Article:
Sometimes the sun-god is also called Surya Narayana. The sun-god has expanded himself in twelve divisions, and thus he controls the six seasonal changes and causes winter, summer, rain and so on. Yogis and karmis following the varnasrama institution, who practice hatha or astanga-yoga or who perform agnihotra sacrifices, worship Surya Narayana for their own benefit. The demigod Surya is
always in touch with the Supreme Personality of Godhead, Narayana.
Residing in outer space, which is in the middle of the universe, between Bhuloka and Bhuvarloka, the sun rotates through the time circle of the zodiac, represented by twelve rasis, or signs, and assumes different names according to the sign he is in. For the moon, every month is divided into two fortnights. Similarly, according to solar calculations, a month is equal to the time the sun
spends in one constellation; two months constitute one season, and there are twelve months in a year. The entire area of the sky is divided into two halves, each representing an ayana, the course traversed by the sun within a period of six months. The sun travels sometimes slowly, sometimes swiftly and sometimes at a moderate speed. In this way it travels within the three worlds, consisting of the heavenly planets, the earthly planets and outer space. These orbits are referred to by great learned scholars by the names Samvatsara, Parivatsara, Idavatsara, Anuvatsara and Vatsara.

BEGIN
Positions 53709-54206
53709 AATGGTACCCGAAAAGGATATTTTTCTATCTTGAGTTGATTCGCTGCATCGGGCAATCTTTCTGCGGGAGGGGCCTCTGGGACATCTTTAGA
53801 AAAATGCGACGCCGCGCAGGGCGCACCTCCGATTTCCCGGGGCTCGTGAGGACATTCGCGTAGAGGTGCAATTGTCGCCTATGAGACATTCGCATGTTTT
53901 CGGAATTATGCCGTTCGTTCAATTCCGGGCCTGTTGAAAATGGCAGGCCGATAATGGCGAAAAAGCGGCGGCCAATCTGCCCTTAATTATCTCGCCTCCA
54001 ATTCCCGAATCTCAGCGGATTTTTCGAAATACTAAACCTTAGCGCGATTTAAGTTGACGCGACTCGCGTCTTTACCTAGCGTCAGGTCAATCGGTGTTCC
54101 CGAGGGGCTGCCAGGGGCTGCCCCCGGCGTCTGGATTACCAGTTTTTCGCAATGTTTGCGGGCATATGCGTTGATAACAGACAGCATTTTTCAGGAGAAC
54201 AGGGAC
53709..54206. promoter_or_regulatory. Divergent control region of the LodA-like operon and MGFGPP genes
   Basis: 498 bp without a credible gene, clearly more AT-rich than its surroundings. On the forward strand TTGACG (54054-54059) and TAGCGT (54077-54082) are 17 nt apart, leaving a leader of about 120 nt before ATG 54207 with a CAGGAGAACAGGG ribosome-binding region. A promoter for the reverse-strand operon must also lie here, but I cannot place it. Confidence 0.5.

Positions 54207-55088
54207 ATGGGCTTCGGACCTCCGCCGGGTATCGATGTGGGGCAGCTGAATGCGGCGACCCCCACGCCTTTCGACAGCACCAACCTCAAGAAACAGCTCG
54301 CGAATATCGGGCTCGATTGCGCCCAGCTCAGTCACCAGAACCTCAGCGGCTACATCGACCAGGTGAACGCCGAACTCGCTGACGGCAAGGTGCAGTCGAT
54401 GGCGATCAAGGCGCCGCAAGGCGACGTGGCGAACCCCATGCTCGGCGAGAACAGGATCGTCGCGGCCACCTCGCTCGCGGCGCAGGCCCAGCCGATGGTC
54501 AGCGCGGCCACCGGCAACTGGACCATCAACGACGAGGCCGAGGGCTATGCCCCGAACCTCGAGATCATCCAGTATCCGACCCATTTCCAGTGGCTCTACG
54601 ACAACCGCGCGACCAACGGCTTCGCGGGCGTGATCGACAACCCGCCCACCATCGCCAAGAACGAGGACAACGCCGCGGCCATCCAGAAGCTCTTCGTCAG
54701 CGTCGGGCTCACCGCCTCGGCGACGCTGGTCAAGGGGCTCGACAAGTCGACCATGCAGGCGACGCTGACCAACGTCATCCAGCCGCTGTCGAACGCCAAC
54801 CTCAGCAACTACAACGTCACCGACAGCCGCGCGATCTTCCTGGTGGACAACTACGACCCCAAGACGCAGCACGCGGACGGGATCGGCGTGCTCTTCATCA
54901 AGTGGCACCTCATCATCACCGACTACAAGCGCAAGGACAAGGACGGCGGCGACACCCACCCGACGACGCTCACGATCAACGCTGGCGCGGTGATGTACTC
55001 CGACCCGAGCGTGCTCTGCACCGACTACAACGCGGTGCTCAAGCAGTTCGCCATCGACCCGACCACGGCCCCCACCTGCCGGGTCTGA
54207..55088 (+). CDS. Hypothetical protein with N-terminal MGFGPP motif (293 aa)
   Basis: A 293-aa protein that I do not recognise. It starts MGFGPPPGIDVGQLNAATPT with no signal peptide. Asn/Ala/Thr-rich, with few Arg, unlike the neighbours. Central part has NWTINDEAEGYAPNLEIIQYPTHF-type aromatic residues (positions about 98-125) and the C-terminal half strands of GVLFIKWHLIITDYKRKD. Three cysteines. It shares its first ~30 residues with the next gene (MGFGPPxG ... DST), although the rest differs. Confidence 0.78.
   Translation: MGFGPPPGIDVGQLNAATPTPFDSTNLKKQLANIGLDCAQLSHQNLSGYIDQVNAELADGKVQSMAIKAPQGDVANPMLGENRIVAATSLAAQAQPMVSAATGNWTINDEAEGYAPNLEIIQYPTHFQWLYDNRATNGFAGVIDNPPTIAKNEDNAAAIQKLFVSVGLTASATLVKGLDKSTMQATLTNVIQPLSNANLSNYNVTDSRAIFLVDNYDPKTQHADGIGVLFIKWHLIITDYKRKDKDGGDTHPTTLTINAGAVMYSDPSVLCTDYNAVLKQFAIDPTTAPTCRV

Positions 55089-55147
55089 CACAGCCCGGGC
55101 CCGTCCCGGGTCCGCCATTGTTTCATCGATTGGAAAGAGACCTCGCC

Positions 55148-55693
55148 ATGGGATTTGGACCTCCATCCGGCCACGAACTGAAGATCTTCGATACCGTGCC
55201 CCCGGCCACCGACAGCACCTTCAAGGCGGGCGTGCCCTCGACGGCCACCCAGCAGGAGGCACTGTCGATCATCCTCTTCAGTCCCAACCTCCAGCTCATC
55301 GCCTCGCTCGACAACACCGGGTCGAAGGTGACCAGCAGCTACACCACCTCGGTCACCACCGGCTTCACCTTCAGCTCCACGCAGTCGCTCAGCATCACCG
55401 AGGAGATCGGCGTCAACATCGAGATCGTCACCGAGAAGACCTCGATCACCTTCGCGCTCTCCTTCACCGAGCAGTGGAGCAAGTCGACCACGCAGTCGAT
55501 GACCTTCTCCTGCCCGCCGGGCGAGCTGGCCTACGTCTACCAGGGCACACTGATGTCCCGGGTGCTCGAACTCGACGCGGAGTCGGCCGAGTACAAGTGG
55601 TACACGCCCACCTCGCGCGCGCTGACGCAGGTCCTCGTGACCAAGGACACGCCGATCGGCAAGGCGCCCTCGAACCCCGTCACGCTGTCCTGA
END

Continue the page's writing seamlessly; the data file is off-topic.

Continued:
The sun-god, who is Narayana, or Visnu, the soul of all the worlds, is situated in outer space between the upper and lower portions of the universe. Passing through twelve months on the wheel of time, the sun comes in touch with twelve different signs of the zodiac and assumes twelve different names according to those signs. The aggregate of those twelve months is called a samvatsara, or an entire year. According to lunar calculations, two fortnights -- one of the waxing moon and the other of the waning -- form one month. That same period is one day and night for the planet Pitrloka. According to stellar calculations, a month equals two and one quarter constellations. When the sun travels for two months, a season passes, and therefore the seasonal changes are considered parts of the body of the year.